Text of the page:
Janis Joplin: Much like Jenna Maroney’s ill-fated turn as Janis Joplin… er, Jackie Jormp-Jomp, on 30 Rock, a Janis Joplin biopic has gone through multiple incarnations throughout the past decade or so, beginning in 2004 with The Gospel According To Janis, which starred P!nk as the blues-rock legend, with Penelope Spheeris (Wayne’s World, The Decline of Western Civilization) to direct. With a knowledgeable musical mind like Spheeris (who also co-wrote the script) at the helm and P!nk, who can actually do a pretty good Janis (roll clip), this would have actually probably been pretty great. Another film, Piece of My Heart, was also announced for that year and said to be starring Renée Zellweger. A later version of Gospel was set to star Zooey Deschanel, and the film still has a (very secretive) IMDb page. Additionally, in 2010, Fernando Meirelles announced a Janis biopic to star Amy Adams. So many Janises, so little screen time.

Johnny Cash: Like the much-loved Ray the year before, Walk The Line (2005) was generally praised by critics and audiences and earned star Joaquin Phoenix a Golden Globe, as well as an Oscar for Reese Witherspoon for her portrayal of June Carter Cash. And truly, if you close your eyes, dude does sound a whole lot like the Man in Black.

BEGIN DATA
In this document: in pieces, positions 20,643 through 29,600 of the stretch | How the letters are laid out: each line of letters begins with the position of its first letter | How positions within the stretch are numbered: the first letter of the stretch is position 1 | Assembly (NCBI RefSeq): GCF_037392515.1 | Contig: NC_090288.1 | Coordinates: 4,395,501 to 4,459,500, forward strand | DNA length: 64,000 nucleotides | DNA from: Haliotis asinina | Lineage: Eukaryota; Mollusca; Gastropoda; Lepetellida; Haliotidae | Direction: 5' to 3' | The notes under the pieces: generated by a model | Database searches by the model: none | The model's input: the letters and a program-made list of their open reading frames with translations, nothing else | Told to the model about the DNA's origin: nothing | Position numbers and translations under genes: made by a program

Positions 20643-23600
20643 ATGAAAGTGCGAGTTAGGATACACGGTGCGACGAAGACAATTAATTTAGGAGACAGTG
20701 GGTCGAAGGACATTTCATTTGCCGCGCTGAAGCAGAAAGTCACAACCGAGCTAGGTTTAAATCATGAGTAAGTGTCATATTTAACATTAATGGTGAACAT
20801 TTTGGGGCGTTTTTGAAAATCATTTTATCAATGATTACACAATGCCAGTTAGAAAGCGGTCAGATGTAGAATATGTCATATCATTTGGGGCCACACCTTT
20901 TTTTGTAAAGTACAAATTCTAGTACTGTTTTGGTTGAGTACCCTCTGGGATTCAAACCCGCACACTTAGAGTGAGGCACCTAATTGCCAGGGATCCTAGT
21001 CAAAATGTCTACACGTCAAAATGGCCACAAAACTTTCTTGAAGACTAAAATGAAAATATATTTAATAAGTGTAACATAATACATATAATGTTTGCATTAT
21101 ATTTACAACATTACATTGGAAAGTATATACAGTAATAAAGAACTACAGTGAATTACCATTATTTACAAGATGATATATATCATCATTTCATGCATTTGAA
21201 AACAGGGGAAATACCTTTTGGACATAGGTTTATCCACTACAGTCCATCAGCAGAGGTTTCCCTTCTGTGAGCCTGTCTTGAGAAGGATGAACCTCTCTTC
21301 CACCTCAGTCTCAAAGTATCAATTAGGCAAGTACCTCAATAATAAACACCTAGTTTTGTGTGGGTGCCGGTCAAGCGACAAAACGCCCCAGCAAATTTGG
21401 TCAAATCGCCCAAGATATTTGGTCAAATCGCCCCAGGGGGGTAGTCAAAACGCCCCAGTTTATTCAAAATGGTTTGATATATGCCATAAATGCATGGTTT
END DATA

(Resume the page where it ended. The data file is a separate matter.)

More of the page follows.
Bob Dylan: Todd Haynes’ I’m Not There was one of the most ambitious biopics of all time, telling the narrative and attempting to capture the character of Dylan using six different actors. Among the most notable performances in the film were Heath Ledger going rather meta (playing a famous musician in a biopic in a biopic about a famous musician… whoa) and a stunning interpretation from Cate Blanchett.